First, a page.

In California, the Worker Adjustment and Retraining Notification (WARN) Act protects employees, their families, and communities by requiring covered employers provide advance notice to employees affected by plant closings and mass layoffs. For the purposes of the California WARN Act, closures can occur either by 1) a mass reduction-in-force, i.e. a layoff during any 30-day period of 50 or more employees at a covered establishment; 2) a relocation, or the removal of all or substantially all of the industrial or commercial operations in a covered establishment to a different location 100 miles or more away; or 3) a termination, or the substantial or total cessation of industrial or commercial operations in a covered establishment. Lab. Code § 1400(d-f).
The WARN Act is applicable to employers that employ, or have employed in the preceding 12 months, 75 or more full-time or part-time workers. Lab. Code § 1400(a). Typically, covered employers are required to provide at least 60-days notice regarding a work closure or mass reduction-in-force.
However, on March 17, 2020, Governor Gavin Newsom issued Executive Order N-31-20, addressing the California WARN Act and its 60-day notice requirement for closures of establishments. Recognizing that employers have had to rapidly close down their businesses to prevent or mitigate the effects of the COVID-19 pandemic, but have not been able to provide their employees the usual advanced notice of at least 60 days, the Executive Order provides conditional suspension of the usual 60-day notice requirement. The Executive Order does not suspend the Act in its entirety, nor does it suspend the law for all covered employers. Conversely, the Executive Order only suspends the Act’s 60-day notice requirement for those employers that satisfy the Order’s specific conditions.
For one, the employer’s mass layoff, relocation, or termination must be caused by COVID-19-related “business circumstances that were not reasonably foreseeable at the time that notice would have been required.” Additionally, the employer must provide written notices to employees affected by the mass layoff, relocation, or termination, as well as all representatives of employees affected, such as their union or attorney, the Employment Development Department, the Local Workforce Development Board, and the chief elected official of each city and county government within which the termination, relocation, or mass layoff occurs.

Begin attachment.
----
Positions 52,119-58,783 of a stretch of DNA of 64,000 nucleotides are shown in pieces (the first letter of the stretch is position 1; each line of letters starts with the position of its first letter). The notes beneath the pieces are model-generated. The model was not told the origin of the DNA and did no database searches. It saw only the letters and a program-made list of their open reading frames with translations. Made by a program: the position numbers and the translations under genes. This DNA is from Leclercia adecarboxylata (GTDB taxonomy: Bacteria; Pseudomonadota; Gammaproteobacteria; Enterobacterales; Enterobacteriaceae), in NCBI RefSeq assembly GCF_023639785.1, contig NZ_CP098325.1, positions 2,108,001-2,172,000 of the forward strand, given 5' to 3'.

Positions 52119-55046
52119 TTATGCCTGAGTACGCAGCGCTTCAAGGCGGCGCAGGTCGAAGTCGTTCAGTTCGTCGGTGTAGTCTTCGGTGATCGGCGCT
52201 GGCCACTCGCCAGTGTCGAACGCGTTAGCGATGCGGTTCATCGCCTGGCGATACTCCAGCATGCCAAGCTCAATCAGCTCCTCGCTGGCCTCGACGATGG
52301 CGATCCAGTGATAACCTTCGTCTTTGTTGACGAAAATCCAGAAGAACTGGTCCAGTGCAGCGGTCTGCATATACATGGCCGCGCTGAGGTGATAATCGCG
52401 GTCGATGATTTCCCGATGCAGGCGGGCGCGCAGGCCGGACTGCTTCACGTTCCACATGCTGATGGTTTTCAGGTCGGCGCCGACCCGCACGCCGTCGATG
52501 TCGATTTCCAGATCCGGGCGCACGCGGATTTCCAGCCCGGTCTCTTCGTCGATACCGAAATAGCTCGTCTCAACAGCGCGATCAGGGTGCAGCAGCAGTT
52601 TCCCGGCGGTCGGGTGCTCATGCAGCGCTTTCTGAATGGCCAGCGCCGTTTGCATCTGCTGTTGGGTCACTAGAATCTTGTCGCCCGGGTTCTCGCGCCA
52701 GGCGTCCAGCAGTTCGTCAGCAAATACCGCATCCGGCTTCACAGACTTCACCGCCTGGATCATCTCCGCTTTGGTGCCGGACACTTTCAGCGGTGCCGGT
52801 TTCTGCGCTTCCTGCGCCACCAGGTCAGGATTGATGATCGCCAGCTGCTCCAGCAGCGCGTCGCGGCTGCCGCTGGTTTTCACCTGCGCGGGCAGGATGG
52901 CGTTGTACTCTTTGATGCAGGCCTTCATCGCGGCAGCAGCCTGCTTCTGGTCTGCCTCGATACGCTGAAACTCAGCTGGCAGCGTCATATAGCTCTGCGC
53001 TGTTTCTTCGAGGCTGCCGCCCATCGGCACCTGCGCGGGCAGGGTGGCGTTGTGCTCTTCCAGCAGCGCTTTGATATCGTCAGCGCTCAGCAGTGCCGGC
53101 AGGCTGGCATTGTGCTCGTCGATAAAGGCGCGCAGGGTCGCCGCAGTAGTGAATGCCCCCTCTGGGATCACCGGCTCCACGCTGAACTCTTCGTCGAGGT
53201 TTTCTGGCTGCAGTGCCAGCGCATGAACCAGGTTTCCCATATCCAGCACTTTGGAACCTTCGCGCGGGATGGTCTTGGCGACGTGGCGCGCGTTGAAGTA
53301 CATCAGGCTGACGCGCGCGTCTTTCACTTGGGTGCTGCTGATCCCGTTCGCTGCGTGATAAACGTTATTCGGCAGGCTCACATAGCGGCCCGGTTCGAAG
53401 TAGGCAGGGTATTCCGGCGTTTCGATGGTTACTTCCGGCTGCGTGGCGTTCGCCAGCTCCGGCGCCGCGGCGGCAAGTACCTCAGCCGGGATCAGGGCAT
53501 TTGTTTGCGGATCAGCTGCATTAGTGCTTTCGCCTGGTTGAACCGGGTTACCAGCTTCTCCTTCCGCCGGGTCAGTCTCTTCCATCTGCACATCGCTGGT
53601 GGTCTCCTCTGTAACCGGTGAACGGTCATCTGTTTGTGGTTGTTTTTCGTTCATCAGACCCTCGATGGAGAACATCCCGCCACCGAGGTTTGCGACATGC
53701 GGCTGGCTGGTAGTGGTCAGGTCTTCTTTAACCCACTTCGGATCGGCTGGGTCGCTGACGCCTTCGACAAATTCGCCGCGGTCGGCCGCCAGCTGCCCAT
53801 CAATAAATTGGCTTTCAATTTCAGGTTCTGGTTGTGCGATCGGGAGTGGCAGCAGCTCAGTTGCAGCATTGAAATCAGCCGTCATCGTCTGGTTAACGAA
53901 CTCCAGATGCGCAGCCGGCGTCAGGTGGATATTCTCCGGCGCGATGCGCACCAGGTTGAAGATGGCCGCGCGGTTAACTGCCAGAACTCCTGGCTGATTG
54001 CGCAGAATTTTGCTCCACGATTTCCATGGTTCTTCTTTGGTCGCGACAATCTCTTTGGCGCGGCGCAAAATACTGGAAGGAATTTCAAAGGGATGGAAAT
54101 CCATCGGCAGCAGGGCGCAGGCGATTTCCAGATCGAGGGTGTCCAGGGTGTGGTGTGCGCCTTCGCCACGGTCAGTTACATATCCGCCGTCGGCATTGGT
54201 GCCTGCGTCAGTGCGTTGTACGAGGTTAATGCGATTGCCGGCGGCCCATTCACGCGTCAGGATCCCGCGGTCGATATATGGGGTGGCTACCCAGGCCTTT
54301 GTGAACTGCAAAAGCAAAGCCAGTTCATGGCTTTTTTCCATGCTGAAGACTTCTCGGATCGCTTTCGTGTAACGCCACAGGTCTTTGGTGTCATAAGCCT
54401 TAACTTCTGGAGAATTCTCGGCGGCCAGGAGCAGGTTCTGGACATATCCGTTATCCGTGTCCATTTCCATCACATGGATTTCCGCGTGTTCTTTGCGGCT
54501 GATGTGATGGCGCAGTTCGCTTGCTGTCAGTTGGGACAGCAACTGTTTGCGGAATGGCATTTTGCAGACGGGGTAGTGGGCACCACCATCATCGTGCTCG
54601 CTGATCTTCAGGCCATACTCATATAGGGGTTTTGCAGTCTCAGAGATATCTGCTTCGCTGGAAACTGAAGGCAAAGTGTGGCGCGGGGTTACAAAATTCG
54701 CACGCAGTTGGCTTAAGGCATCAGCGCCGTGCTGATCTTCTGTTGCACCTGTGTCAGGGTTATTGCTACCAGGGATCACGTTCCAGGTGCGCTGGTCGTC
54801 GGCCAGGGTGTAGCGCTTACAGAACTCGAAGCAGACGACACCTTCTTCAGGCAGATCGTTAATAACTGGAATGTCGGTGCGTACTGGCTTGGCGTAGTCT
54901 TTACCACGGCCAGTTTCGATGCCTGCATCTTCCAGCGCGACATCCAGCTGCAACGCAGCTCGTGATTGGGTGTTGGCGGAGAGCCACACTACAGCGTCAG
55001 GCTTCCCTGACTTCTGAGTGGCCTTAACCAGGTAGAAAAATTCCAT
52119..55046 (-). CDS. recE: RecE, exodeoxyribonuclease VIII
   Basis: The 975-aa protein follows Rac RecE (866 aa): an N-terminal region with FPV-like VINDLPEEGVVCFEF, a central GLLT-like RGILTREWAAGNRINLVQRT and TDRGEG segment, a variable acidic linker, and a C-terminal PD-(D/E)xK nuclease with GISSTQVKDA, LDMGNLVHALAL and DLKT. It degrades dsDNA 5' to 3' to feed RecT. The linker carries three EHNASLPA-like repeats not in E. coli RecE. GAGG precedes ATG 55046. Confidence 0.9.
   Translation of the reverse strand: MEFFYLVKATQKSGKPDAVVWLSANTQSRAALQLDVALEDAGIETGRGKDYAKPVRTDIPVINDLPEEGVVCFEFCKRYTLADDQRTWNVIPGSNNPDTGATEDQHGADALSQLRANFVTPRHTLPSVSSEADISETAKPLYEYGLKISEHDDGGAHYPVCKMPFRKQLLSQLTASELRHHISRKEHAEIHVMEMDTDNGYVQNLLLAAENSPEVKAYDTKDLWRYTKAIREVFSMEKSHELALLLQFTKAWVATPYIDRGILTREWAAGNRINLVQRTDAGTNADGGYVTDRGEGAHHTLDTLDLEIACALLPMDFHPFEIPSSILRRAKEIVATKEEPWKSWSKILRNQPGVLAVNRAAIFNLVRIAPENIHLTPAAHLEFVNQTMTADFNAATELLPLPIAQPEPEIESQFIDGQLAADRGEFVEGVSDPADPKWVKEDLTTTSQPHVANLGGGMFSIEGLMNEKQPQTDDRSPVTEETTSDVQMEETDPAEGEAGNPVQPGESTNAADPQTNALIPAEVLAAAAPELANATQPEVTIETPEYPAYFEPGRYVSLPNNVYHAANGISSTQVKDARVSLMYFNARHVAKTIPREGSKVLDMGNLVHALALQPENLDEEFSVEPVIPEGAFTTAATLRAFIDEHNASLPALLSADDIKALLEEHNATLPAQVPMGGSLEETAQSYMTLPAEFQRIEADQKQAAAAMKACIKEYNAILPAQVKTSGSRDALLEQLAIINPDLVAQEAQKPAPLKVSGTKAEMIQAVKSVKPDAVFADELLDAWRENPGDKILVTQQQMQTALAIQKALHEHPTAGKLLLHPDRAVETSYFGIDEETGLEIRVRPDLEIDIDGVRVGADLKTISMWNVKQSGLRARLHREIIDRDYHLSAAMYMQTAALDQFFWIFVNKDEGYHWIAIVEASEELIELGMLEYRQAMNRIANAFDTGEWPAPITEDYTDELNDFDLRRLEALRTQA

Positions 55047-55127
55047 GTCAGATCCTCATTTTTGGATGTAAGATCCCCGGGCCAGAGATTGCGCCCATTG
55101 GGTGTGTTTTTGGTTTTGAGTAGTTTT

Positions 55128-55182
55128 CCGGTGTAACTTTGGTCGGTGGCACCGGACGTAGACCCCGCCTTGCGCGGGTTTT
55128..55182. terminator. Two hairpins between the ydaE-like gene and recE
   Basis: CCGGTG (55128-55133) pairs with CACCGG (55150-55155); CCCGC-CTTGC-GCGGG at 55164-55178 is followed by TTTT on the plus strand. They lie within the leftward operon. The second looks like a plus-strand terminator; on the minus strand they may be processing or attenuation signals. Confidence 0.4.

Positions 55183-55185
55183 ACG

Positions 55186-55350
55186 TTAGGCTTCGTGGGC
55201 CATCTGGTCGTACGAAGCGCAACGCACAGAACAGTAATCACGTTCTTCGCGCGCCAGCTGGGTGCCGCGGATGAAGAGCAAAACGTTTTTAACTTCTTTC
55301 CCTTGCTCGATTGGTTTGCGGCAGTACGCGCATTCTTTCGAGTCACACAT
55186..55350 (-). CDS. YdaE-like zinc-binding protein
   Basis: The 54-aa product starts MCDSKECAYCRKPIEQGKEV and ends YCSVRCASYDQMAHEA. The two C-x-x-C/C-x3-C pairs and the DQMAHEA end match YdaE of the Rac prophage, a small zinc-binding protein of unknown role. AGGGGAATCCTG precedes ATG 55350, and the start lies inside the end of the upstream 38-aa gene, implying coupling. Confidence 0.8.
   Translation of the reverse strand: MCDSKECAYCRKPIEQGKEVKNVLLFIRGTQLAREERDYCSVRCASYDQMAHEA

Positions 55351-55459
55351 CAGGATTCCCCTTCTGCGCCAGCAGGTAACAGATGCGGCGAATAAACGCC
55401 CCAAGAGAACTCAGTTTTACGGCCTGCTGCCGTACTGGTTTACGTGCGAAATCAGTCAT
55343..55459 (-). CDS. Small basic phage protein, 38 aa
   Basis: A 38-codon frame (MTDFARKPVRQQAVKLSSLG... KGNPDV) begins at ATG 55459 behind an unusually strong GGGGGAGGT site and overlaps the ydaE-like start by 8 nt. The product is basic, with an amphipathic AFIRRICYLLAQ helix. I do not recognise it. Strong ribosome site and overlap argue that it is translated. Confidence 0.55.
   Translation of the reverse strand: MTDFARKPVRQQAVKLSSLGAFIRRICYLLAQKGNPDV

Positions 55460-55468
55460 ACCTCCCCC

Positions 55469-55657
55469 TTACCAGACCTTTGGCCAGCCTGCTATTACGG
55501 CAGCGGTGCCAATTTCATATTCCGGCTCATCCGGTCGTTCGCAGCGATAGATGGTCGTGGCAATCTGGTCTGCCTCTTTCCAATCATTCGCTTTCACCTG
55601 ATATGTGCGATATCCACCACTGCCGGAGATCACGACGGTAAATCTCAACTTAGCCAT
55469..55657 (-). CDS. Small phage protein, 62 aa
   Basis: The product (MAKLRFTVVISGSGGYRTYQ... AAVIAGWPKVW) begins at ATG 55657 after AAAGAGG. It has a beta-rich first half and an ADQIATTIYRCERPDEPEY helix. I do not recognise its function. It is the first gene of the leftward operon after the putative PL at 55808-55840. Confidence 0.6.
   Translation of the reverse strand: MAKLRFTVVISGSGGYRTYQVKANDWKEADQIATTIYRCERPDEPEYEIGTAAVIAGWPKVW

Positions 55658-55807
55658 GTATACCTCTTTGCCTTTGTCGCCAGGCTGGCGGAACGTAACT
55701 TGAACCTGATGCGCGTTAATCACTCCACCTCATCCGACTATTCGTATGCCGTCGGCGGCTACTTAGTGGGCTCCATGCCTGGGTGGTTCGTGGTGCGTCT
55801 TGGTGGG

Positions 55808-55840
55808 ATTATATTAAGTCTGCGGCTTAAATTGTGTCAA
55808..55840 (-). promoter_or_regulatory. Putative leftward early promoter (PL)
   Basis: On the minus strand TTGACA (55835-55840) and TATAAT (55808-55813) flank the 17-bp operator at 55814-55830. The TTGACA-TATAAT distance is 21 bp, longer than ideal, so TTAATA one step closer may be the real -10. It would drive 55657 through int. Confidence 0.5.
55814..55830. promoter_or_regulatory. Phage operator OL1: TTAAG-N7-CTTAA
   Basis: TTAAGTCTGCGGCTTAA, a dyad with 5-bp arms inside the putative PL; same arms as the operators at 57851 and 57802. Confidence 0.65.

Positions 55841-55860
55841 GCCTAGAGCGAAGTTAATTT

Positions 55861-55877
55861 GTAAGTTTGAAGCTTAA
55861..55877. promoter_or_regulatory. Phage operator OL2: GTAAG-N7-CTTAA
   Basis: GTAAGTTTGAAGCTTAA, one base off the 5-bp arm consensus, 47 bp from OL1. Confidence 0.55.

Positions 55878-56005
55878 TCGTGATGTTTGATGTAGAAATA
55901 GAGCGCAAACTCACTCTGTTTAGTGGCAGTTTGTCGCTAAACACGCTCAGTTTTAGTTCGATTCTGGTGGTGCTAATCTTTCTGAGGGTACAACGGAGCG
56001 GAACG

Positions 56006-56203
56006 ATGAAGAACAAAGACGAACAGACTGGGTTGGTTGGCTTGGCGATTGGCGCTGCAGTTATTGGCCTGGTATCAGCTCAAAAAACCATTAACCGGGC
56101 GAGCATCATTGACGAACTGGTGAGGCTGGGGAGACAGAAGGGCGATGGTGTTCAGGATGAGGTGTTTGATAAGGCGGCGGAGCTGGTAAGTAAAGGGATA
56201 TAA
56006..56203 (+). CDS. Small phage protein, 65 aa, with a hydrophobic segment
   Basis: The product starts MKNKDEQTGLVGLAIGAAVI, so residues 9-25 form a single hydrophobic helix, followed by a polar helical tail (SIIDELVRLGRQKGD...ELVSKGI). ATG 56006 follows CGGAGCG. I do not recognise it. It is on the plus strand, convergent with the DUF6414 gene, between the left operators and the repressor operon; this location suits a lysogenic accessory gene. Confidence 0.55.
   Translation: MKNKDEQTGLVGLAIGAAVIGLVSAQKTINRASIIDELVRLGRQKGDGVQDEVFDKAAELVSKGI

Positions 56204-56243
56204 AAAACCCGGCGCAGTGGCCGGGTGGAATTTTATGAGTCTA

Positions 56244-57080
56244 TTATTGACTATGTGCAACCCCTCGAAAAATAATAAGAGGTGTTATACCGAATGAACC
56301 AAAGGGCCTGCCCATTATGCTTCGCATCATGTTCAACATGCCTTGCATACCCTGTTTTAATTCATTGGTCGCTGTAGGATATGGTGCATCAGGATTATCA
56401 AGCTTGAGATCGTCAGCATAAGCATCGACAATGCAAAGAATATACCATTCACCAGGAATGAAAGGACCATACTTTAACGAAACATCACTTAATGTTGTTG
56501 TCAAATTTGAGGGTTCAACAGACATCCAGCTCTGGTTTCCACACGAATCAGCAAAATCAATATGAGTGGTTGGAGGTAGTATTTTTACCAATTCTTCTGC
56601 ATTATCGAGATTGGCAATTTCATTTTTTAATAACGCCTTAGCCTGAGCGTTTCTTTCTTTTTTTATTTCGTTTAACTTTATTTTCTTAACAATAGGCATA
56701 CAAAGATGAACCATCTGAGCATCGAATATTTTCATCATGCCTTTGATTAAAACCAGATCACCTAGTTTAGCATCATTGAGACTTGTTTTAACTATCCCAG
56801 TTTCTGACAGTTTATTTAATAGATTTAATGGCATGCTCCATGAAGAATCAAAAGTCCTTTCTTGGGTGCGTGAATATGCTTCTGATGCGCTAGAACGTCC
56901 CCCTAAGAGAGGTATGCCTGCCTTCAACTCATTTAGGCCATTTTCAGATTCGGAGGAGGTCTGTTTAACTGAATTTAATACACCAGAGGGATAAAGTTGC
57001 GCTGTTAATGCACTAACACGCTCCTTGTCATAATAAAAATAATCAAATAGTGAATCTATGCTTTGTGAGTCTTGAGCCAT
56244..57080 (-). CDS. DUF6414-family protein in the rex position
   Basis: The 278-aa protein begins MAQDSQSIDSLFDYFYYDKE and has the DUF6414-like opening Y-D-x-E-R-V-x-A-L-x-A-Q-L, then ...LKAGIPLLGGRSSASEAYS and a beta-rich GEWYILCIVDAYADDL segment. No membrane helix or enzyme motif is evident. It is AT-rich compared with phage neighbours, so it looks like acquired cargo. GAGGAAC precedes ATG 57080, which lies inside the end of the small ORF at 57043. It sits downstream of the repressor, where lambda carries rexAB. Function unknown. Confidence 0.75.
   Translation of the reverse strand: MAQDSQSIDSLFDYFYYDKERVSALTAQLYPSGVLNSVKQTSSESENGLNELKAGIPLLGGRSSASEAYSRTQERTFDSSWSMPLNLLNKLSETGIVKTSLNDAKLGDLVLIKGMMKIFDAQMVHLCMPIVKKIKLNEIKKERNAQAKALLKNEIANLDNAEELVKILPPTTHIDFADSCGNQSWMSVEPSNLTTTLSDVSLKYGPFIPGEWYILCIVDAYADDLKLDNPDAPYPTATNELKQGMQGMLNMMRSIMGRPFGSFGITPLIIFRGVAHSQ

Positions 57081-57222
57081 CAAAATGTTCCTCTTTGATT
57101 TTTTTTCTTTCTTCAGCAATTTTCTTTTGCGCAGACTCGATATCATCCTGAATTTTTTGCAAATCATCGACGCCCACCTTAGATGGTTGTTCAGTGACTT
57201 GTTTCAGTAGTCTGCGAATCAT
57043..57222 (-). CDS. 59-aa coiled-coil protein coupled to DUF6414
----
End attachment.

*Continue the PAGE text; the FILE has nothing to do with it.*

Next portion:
The notice given to employees must satisfy a number of requirements. The employer must provide as much notice as is reasonably possible at the time notice is given to employees and their representatives. The employer must also provide a brief statement as to why 60-day notification period could not be met and include the following statement: “If you have lost your job or been laid off temporarily, you may be eligible for Unemployment Insurance (UI). More information on UI and other resources available for workers is available at labor.ca.gov/coronavirus2019.”
For more information on the California WARN Act, click here: https://www.edd.ca.gov/Jobs_and_Training/Layoff_Services_WARN.htm
Employers experiencing a slowdown in business or services due to COVID-19 may alternatively apply for the Unemployment Insurance Work Sharing Program. This program allows employers to seek an alternative to layoffs through retaining their trained employees by reducing their hours and wages that can be partially offset with UI benefits. Workers of employers who are approved to participate in the Work Sharing Program receive the percentage of their weekly UI benefit amount based on the percentage of hours and wages reduced, not to exceed 60 percent.